Thousands of Algerians on the streets for protest movement's first anniversary

Police used water cannon against protesters as they marched towards the presidential palace in Algiers

Powered by automated translation

Algerian riot police used water cannons to disperse demonstrators who on Saturday marked the first anniversary of a protest movement that seeks an overhaul of the country's political system.

Several thousand people gathered in the capital Algiers shouting "the people want the fall of the regime" and "we have come to get rid of you", referring to the country's rulers.

The message "no to military power, civil not military state" was written on one banner, referring to the authority exercised by the army's high command since independence from France in 1962.

But when demonstrators tried to march towards the presidential palace, anti-riot police used water cannons to push them back towards the starting point for the rally.

The protest was dispersed by police in the late afternoon and a few people were briefly detained.

Mass protests first erupted on February 22 last year, in response to and announcement by president Abdelaziz Bouteflika that he intended a run for a fifth term, despite being debilitated by a stroke in 2013.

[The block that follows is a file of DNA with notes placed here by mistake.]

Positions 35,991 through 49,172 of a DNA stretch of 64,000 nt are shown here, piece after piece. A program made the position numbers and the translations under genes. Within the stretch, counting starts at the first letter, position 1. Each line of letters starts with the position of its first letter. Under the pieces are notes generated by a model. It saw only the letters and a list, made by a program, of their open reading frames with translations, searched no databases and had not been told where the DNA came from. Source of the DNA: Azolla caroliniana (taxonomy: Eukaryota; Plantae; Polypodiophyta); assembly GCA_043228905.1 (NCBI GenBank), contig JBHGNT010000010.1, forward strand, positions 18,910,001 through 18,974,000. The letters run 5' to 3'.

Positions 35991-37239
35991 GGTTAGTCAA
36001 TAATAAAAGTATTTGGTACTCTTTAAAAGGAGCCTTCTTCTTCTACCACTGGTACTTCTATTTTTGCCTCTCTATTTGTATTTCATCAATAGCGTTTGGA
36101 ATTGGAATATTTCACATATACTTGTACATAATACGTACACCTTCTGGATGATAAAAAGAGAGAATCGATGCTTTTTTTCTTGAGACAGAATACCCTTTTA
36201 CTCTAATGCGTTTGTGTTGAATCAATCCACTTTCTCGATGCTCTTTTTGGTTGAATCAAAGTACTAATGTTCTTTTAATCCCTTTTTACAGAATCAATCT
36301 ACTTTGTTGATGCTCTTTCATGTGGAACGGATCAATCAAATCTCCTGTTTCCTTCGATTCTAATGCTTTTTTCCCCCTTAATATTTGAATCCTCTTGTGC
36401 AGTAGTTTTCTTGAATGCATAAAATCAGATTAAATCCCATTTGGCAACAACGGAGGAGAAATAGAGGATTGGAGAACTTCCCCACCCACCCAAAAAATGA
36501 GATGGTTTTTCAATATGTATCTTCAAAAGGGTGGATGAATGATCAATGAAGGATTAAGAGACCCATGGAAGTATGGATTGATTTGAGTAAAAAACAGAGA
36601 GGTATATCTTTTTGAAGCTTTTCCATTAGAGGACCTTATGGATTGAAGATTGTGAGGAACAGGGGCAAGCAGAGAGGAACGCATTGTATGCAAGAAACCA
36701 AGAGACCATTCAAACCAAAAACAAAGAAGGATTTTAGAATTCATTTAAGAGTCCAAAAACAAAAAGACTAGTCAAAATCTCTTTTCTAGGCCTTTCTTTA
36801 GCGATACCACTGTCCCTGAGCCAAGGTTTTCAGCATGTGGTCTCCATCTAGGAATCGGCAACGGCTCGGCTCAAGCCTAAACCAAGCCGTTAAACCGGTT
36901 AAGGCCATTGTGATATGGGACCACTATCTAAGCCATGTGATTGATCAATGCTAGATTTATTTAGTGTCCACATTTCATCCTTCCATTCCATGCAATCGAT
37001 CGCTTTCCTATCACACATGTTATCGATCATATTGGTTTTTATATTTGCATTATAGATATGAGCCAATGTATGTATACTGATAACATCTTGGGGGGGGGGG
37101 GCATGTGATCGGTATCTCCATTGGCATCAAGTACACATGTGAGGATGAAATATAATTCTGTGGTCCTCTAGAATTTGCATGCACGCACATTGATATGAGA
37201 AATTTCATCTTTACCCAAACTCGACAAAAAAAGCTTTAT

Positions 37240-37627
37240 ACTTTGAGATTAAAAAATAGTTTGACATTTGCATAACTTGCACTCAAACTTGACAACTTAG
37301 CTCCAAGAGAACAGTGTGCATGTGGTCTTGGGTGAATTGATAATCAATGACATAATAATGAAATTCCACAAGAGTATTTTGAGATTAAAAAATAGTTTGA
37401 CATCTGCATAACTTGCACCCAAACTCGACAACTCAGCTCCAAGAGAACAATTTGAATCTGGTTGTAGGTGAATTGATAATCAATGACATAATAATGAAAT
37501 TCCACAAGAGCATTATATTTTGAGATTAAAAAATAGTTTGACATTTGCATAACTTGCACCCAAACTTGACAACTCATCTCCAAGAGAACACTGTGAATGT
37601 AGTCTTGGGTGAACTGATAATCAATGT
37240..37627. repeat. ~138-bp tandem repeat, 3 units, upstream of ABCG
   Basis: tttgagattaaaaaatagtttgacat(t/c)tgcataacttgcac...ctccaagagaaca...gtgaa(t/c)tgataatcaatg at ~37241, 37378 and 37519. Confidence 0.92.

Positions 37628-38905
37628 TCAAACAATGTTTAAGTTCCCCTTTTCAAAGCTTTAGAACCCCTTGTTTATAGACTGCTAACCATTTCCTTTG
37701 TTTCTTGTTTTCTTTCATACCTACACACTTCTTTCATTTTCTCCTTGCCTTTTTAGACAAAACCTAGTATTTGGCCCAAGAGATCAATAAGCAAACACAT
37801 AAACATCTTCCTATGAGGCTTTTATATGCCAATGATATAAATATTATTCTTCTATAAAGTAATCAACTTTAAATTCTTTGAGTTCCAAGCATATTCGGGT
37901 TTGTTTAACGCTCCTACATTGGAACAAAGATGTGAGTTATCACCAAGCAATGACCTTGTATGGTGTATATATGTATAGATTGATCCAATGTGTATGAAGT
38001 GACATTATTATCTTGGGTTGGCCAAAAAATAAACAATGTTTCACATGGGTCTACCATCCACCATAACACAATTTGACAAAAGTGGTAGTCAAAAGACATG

Less than six weeks later, he stepped down after losing the support of the army chief at the time, in the face of enormous weekly demonstrations.

Diplomats said millions of people turned out after Mr Bouteflika's fall from power to demand an overhaul of the entire system, but the military maintained a political stranglehold in the months that followed.

There was a heavy police presence around the post office in central Algiers on Saturday, as people responded to calls on social media to celebrate the first anniversary of the "Hirak" protest movement.

On Friday, the 53rd straight weekly demonstration was held, with citizens flooding the streets of Algiers and numerous other cities across the country.

Even though the unprecedented movement has thinned in numbers since December, protesters still turn out in droves on a weekly basis.

President Abdelmadjid Tebboune, a former prime minister under Bouteflika who was elected in December, recently claimed "things are starting to calm" in the streets and that "the Hirak got almost everything it wanted".